Current projects

 

CURRENT PROJECTS

 

Here Me Roar: The Woman Driver and the American Muscle Car

I am currently expanding my previous work on women and classic muscle cars into a book-sized project. In this endeavor I am broadening the focus to include all generations of muscle cars - the old cars, the new cars, and the generations in between - and the women who own them. I spent the summer of 2015 collecting data from 40 additional women who own and drive the older but not classic version [1974-2004] as well as the modern retro version. My goal in this project is to consider how these women compare to those in my previous studies not only in demographics, but also in the meanings they ascribe to the muscle car, the strategies they use to enter muscle car culture, as well as the ways in which they call upon the muscle car to reimagine what it means to be a woman driver.

 

This manuscript is in press.

 

A Woman and Her Truck: Pickups, the Woman Driver, and Cowgirl Feminism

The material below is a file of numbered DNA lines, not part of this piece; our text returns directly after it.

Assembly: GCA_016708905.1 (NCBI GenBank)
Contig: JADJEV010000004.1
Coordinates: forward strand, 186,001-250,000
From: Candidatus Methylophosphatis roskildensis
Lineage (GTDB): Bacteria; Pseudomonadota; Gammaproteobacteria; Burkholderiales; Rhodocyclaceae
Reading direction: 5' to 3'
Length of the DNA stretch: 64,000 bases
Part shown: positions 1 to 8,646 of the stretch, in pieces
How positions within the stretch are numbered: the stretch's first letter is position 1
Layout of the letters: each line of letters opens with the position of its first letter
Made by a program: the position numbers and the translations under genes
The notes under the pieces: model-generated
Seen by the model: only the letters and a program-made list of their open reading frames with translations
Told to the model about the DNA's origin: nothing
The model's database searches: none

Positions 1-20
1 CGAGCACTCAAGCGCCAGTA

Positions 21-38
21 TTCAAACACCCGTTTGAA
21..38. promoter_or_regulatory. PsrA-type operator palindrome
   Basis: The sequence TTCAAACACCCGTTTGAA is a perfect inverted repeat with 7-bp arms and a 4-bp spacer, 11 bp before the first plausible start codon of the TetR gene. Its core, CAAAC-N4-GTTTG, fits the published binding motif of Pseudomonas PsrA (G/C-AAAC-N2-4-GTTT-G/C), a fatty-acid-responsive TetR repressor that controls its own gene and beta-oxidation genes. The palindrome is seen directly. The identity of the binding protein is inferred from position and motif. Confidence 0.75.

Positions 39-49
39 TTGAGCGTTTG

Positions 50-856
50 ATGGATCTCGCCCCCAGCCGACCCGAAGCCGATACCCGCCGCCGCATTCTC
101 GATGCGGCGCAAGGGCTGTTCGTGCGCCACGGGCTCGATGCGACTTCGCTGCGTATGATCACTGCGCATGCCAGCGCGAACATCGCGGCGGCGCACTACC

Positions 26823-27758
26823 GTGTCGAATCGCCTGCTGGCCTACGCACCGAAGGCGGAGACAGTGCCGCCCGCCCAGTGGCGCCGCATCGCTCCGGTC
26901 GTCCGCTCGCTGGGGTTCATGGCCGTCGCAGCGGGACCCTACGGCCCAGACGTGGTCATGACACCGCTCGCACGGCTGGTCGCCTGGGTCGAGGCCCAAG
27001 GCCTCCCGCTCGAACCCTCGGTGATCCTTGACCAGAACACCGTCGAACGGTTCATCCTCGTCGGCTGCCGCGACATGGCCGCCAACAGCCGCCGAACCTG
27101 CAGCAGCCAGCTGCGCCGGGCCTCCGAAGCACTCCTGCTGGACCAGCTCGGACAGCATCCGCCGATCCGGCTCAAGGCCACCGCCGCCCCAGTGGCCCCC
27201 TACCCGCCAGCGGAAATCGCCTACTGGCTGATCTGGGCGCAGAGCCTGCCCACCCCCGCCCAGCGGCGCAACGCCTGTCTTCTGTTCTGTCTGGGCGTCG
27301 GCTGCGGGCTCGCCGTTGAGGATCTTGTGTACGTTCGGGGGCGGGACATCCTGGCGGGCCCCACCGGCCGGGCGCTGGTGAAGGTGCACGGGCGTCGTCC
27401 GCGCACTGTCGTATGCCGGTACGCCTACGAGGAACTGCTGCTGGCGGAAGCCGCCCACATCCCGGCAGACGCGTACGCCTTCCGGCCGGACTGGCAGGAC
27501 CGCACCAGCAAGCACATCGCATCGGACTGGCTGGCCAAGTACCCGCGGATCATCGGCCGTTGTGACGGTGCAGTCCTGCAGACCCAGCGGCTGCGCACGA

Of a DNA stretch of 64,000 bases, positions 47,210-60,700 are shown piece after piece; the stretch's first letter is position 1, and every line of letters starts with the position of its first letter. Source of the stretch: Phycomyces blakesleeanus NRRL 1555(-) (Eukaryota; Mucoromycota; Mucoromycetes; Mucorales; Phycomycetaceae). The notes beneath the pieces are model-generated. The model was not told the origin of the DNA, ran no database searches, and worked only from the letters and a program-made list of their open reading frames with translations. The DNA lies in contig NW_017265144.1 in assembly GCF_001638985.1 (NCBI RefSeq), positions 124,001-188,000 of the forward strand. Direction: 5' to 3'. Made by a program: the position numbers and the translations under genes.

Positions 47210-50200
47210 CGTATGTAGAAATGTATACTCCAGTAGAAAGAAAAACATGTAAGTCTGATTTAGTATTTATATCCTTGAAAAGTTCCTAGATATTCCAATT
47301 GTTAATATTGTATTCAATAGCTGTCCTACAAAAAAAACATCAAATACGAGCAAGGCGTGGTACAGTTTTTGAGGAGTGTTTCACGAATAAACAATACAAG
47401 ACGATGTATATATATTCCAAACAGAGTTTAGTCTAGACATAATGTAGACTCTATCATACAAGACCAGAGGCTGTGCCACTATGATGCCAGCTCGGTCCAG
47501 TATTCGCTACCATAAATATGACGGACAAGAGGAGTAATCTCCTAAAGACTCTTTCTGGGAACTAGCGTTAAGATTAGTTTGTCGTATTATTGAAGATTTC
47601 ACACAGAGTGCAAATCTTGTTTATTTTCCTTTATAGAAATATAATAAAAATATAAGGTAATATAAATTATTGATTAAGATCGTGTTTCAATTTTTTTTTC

This project addresses the woman driver's growing, yet often unacknowledged, interest in the pickup truck not only as a mode of transportation, but also as a source of identity formation. Citing a 2013 Chevrolet Silverado Commercial - "A Woman and her Truck" - it investigates how female pickup drivers often assume cowgirl personas as a means to gain access into an automotive culture traditionally associated with masculinity, and to establish themselves as exceptional "woman drivers." Developed through interviews conducted with 25 female truck owners, this paper employs the lens of cowgirl feminism - a concept coined by Laura Jane Moore in her historical examination of the National Cowgirl Hall of Fame - to consider how the woman driver as cowgirl calls upon the pickup truck as an important site of autonomy, meaning making, and empowerment.

 

This article was recently submitted for publication in a peer-reviewed academic journal.

 

Driving from the Past: Elderly Women's Recollections of the Automotive Experience

Much of women's automotive experience is hidden due to the automobile's longstanding association with masculinity. This project is drawn from interviews from women in their 80s and 90s who came of age during an era in which women were discouraged from driving. It not only uncovers the various strategies women employed to overcome obstacles to automobility, but also provides important evidence of women's longstanding enthusiasm for cars and the driving experience.

 

This paper was presented at the Popular Culture Association of America Conference in April, 2017.